I've returned to blogging because I miss writing, particularly about personal finance. But I've realized that I don't want to structure it by topic the way I did when I was writing at The $76K Project. Somehow, that feels like too much work.
Instead, I'm going to try going with a weekly journal format. More informal! Less pressure! No real research necessary! I plan to blog as lazily as possible.
So here's the rundown for Thanksgiving week:
My partner worked on Monday and Tuesday; I worked Monday through Wednesday. I spent the longest short week ever answering customer questions about a Black Friday sale and counting down the hours to the holiday weekend.
I'm supposed to dive into my new role next week, although I get the impression that I'll be juggling elements of both jobs for another month or two. I'm nervous about the new gig and will miss my friendly, supportive teammates. However, I'm so burnt out on customer service that I'm willing to take the chance. Replying to emails is fine and even enjoyable, but answering calls? Nope. One year in, my phone phobia hasn't budged an inch. I get nervous literally every time the phone rings and no amount of positive self-talk has helped mitigate the anxiety. In addition to that, I'm bored and unmotivated, and past experience has taught me that I won't last long if I'm in that frame of mind. Time to move on (and hope it doesn't suck).
Our holidays tend to be relaxed and low-key. This year was no different: it was just me, my kid, and my partner. We made a yummy but easy Thanksgiving meal (vegetarian chili, calzones, and pumpkin cake), watched some television, and called our relatives to wish them a happy Thanksgiving. Later in the weekend, we set up our fake tree and decorated it with lights and glass ornaments.
My partner and son spent much of their break at the climbing gym, where my son practices at least 3-4 times a week. As for me, I mostly played video games, baked carbohydrate-laden treats, grazed on leftovers, mindlessly scrolled Twitter, and checked out the depressingly inflated local real estate listings. Usually I'm far more active, but I'm supposed to chill out for a couple of weeks to let some stitches on my leg heal. My doctor expects me to be a couch slug. I intend to deliver.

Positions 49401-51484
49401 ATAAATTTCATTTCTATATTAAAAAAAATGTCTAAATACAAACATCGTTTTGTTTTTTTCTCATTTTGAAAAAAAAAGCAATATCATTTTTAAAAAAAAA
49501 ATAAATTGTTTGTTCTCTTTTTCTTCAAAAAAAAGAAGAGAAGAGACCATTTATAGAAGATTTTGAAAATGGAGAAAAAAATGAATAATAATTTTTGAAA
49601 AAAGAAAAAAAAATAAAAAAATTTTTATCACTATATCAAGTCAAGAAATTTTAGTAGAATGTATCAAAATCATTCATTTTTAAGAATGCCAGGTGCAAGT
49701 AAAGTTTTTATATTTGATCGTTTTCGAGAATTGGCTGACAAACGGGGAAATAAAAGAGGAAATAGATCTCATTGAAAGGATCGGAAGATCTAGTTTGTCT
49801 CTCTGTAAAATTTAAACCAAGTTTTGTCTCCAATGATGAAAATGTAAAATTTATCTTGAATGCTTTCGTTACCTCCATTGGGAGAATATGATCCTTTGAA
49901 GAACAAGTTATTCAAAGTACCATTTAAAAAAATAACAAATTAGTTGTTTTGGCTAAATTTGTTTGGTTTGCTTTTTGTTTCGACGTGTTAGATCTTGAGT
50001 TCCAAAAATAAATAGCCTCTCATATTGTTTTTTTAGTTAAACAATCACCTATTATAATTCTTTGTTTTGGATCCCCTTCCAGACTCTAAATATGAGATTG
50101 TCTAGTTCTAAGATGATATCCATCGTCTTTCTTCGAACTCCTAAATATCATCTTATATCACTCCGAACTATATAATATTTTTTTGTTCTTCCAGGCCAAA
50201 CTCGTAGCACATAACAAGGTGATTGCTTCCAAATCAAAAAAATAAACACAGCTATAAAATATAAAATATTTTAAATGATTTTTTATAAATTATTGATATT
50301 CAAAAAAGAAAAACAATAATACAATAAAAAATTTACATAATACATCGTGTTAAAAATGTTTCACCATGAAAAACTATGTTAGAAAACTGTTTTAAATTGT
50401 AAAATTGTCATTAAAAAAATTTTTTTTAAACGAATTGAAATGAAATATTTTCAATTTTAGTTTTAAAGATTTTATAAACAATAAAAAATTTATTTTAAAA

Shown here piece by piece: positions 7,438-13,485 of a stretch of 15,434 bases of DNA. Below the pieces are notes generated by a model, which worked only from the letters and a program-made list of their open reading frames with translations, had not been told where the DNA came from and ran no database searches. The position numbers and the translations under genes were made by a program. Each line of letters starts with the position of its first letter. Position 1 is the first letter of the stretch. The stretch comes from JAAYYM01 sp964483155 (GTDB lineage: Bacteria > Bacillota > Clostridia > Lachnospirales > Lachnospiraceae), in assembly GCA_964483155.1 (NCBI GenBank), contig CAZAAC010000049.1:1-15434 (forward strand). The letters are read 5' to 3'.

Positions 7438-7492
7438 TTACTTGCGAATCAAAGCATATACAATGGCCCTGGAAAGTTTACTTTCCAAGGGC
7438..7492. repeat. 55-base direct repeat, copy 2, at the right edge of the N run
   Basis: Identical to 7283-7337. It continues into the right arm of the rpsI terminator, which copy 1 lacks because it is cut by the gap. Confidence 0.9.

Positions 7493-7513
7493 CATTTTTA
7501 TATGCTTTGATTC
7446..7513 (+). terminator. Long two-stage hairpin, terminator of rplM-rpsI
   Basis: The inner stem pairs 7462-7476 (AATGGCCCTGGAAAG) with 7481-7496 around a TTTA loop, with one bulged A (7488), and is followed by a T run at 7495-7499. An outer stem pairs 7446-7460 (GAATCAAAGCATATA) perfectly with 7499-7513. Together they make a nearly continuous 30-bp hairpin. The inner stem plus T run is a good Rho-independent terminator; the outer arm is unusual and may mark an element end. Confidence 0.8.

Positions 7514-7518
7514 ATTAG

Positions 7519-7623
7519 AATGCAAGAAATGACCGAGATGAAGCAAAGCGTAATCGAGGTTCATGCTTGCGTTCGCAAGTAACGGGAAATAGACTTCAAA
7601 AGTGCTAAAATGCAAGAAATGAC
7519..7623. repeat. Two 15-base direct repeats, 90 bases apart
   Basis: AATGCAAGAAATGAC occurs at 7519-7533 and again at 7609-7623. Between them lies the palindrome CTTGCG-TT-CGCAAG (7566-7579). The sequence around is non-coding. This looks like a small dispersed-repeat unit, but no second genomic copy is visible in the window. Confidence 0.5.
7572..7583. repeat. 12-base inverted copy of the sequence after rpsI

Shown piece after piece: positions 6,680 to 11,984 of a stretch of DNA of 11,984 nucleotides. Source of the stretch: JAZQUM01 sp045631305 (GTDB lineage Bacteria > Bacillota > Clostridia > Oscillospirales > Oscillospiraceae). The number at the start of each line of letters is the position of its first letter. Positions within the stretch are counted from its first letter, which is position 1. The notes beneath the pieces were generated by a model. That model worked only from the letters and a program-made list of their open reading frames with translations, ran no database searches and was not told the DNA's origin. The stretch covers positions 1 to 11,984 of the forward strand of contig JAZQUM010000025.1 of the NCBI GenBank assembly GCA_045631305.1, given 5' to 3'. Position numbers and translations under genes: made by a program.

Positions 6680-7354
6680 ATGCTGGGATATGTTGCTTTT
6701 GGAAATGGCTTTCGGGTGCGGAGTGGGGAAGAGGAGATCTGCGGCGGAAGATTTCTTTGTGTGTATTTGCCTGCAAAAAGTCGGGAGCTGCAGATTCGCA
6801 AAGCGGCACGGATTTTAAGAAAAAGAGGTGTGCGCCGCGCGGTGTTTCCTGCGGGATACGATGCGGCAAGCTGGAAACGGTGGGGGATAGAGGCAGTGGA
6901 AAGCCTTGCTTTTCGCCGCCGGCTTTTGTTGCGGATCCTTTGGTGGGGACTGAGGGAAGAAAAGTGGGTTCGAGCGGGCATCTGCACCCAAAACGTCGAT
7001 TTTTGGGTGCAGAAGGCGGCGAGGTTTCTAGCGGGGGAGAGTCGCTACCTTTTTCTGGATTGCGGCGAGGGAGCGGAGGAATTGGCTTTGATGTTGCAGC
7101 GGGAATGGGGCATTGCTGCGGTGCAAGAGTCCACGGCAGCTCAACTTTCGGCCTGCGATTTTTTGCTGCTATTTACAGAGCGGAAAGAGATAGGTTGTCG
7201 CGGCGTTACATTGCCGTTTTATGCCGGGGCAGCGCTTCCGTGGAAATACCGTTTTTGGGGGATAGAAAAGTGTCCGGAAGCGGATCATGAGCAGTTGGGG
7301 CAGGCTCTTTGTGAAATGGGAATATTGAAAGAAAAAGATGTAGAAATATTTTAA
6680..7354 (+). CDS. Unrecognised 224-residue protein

We made some significant money decisions this week.
Decision 1: If I had just one wish, I'd wish for our own house. But I don't think it's in the cards right now.
We could probably get a decent home loan. The problem is that the houses with the amenities and location we want are all running for at least $450-$500K. These homes are being sold within 2-3 days of the initial listing, often sight unseen to people with cash offers. There are also a few apartments available for the rock-bottom price of $200-$300K, but I am not taking out a loan of that size just to share walls, floors, and ceilings with my neighbors.
In addition to the fact that half a million dollars is a boatload of money, there's also the interest to consider. Like... you want me to pay half a million for a house and then another $100K-$200K on top of that? No thank you.
It's incredibly frustrating, honestly, because only rich people can afford these prices. But for what we'd be getting, we don't feel comfortable spending that much on housing.
Decision 2: In better news, we realized that with our increased salaries, we should be able to max out our retirement accounts in 2022. I never thought that would happen!
I'll be able to invest $20,500 in my 401K, and my employer will deposit 4% of my salary on top of that.
My partner just turned 50, so he'll get to invest up to $27,000, plus his 5% employer match.
This is... a lot of money that would be diverted to investments. I'm not entirely sure we can swing it, but we're going to try; we can always dial it back if we need to.
I don't want to speak too soon since I am the queen of finding and quitting shitty jobs, but if we can max out these accounts for 10-15 years in an okay market, we may actually be in decent shape for retirement, which I can't quite believe yet!
How was your holiday? How are you feeling about your finances as we head into the last month of 2021?